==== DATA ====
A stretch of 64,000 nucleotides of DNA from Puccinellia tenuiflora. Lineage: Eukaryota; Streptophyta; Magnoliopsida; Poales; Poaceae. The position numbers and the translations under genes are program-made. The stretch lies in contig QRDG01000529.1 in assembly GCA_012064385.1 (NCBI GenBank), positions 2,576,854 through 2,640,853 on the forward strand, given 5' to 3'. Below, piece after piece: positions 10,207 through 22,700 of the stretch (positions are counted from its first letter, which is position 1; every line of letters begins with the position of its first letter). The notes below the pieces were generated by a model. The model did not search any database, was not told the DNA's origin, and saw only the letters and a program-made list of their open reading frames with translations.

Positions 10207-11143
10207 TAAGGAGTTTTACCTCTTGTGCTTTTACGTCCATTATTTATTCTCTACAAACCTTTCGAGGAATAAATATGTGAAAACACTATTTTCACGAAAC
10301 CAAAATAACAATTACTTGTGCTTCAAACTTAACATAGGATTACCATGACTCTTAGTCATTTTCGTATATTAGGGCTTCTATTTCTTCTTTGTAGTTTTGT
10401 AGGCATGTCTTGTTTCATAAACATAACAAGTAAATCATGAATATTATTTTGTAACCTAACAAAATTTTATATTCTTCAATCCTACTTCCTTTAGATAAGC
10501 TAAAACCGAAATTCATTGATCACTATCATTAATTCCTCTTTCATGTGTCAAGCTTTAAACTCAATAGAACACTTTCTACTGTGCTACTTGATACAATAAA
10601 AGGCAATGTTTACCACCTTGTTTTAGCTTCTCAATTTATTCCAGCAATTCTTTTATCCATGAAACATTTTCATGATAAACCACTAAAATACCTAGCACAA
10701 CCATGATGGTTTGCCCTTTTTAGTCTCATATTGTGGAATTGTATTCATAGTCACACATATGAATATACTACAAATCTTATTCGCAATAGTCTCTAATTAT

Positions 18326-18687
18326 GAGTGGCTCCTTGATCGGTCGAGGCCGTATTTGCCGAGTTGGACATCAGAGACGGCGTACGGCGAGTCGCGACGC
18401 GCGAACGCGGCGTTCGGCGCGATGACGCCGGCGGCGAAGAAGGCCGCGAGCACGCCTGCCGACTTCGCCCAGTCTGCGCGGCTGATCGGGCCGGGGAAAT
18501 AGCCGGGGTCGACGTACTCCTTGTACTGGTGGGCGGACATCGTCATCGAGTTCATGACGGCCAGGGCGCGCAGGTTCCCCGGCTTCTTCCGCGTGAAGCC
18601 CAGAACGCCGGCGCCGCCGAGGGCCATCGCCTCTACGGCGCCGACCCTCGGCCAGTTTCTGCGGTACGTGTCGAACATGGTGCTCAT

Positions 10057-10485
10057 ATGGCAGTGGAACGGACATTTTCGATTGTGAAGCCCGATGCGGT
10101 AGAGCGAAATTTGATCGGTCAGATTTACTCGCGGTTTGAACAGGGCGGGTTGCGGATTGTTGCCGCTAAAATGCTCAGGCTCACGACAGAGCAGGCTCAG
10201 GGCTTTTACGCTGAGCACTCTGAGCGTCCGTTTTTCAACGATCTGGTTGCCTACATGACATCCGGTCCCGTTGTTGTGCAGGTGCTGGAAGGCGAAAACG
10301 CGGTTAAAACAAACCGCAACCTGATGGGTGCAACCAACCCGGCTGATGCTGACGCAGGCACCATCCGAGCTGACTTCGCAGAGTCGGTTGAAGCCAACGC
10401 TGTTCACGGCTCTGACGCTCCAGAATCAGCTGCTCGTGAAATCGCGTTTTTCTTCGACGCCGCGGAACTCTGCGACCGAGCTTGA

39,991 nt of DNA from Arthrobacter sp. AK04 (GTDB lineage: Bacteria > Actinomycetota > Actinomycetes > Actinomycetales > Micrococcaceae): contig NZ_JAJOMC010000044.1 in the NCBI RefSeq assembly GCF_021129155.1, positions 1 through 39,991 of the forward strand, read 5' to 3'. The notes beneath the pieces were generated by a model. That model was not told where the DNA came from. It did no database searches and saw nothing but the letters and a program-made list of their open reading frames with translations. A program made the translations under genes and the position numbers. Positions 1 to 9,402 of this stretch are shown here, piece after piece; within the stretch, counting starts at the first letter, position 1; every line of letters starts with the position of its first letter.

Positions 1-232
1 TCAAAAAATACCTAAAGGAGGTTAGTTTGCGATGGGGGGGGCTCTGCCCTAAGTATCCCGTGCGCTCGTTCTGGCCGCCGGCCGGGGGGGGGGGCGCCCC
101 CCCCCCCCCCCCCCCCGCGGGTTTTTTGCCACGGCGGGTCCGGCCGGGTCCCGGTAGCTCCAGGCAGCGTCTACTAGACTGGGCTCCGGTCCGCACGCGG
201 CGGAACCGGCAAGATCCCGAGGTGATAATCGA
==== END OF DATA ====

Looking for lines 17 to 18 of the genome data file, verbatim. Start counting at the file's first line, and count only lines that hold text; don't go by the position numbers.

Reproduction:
10201 GGCTTTTACGCTGAGCACTCTGAGCGTCCGTTTTTCAACGATCTGGTTGCCTACATGACATCCGGTCCCGTTGTTGTGCAGGTGCTGGAAGGCGAAAACG
10301 CGGTTAAAACAAACCGCAACCTGATGGGTGCAACCAACCCGGCTGATGCTGACGCAGGCACCATCCGAGCTGACTTCGCAGAGTCGGTTGAAGCCAACGC